News Update: How N223b U.S. Consulate in Lagos will lift Nigerians


The United States Government yesterday flagged off the construction of its $537million (approx N223,257,750,000) new Consulate-General campus in Lagos.

The 10-storey building to be sited on 12.2 acres in the Eko Atlantic City, Victoria Island, will on completion in 2027,  be the largest US Consulate in American history, anywhere in the world.

The complex will pump an estimated $95million (about N39,496,250,000 billion) directly into the Lagos State economy.  About  2,500 Nigerian engineers, architects, artisans, construction and administrative workers will be involved in the construction.

Lagos State Governor Babajide Sanwo-Olu joined the  U.S. Ambassador in Nigeria, Mary Beth Leonard, and  Consul-General Claire Pierangelo, at what was described as “a historic groundbreaking”  at the Eko Atlantic City.

They noted that the project would further strengthen the bilateral friendship and partnership between the U.S and Nigeria.

Leonard explained that the facility would support diplomatic and commercial relations between the two nations as well as provide a safe, secure, sustainable, and modern workplace for employees.

The ambassador added that some of the  Nigerians to be involved in the project would learn new technical skills and safety awareness that would distinguish them in the local market.

Asked by why the  US opted to site the project in Nigeria, she explained that the need to sustain the “ incredible relationship” between the two nations informed the decision. .

Leonard added: “You heard earlier my remark that some 200,000 Nigerians come streaming through our doors for consular, visa services.

“There are, maybe, 100,000 Nigerian-Americans living here (Lagos). There is so much going on here. So, that’s the space that we need to succeed.”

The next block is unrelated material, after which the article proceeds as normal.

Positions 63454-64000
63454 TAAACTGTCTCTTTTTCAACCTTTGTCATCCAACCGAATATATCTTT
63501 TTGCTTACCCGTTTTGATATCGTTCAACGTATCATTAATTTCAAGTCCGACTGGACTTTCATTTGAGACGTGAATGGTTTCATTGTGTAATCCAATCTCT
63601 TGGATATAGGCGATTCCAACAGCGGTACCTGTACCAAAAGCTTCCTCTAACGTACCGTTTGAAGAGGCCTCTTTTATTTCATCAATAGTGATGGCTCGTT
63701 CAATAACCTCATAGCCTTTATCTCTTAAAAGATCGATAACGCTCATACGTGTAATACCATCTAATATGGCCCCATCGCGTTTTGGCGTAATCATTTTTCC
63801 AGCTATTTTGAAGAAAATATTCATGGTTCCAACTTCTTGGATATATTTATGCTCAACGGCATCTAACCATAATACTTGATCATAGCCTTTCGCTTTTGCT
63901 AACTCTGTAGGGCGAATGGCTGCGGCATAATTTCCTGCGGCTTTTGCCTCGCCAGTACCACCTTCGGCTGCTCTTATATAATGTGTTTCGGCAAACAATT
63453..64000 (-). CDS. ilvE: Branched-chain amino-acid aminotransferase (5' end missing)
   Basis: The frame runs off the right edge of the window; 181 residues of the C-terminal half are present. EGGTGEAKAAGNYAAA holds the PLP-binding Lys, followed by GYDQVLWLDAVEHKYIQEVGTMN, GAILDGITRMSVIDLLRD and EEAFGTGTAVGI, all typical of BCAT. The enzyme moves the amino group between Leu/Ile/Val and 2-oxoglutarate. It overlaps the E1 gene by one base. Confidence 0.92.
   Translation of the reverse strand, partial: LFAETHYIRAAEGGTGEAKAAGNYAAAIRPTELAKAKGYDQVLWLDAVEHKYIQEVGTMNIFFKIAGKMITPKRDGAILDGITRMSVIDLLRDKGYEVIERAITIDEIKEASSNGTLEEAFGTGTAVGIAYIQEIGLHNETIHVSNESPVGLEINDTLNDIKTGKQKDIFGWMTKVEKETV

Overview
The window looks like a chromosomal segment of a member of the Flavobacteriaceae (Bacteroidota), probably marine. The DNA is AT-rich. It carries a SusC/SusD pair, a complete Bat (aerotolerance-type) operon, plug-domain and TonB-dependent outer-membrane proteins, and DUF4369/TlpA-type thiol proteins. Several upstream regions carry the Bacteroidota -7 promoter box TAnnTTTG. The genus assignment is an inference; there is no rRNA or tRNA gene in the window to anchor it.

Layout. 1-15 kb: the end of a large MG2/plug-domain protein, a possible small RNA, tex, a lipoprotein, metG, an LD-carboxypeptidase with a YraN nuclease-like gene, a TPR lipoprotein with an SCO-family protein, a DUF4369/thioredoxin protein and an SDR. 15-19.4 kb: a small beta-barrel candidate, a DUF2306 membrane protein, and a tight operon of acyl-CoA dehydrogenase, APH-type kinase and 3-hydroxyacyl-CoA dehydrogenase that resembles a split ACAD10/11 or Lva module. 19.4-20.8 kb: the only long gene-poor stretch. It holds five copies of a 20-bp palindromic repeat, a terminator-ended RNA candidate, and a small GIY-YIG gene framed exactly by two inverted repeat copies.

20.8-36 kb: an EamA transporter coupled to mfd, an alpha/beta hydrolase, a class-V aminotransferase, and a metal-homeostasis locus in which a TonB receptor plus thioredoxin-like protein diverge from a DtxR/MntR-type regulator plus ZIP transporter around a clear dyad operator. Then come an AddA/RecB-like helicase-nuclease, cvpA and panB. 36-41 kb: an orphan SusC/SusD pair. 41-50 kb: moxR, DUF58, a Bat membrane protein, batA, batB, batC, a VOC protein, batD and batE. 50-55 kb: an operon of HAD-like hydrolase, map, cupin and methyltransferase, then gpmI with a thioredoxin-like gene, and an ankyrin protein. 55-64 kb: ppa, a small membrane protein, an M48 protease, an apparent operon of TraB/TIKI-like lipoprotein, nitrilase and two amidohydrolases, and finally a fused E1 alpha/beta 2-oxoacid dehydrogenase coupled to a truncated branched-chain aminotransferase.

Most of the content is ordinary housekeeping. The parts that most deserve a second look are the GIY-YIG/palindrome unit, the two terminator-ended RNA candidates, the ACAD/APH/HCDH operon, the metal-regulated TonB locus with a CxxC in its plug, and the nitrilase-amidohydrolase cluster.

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Thanking the Federal  and Lagos State governments for their support, she said: “Our vision for this remarkable Consulate campus is to create a facility that both honours the vibrant relationship between the United States and Nigeria and communicates the spirit of American democracy, transparency and openness.”

Consul-General Claire Pierangelo also  said:  “Nigeria and the United States have a long-standing history of people-to-people engagement fostering bridges between our two nations.”

Sanwo-Olu said the project “promises to put Lagos on the global map in terms of the climate change and energy efficiency.

His words: “When completed, this campus will represent boundless new opportunities for Nigerians and Americans that will come into this facility.

“This represents more than half a billion dollars investment and I’m told that over $100million will be a local investment.

“This money, we believe, will go directly into our local economy during the construction and will help all of our small, medium enterprises, young designers, very creative artists and everybody that will be working on this campus, I’m sure will have a worthwhile experience.”

Sanwo-Olu noted that what is now the Eko Atlantic is the product of a bold, ingenious reversal of “what used to look like a liability into an asset,” because of ocean surges and climate change.

“At that time I was also privileged to be in a cabinet that said ‘Not under our watch’ would we let nature wipe us off the face of the earth,” he added.

Sanwo-Olu credited former Lagos State Governor Bola Tinubu with the vision for and resourcefulness that enticed investors to start the Eko Atlantic City project.

Sanwo-Olu said: “There is also another gentleman here, who was the governor that took the bull by the horn and got a few crazy, audacious friends who said ‘we can reverse this. It would look as if we are throwing money into the Atlantic Ocean but we would recreate a new city.’ Today, let’s give it to Asiwaju Bola Ahmed Tinubu.”

He also thanked the Chagoury brothers, Gilbert and Roland, “for believing that a new city can indeed rise from Lagos.”

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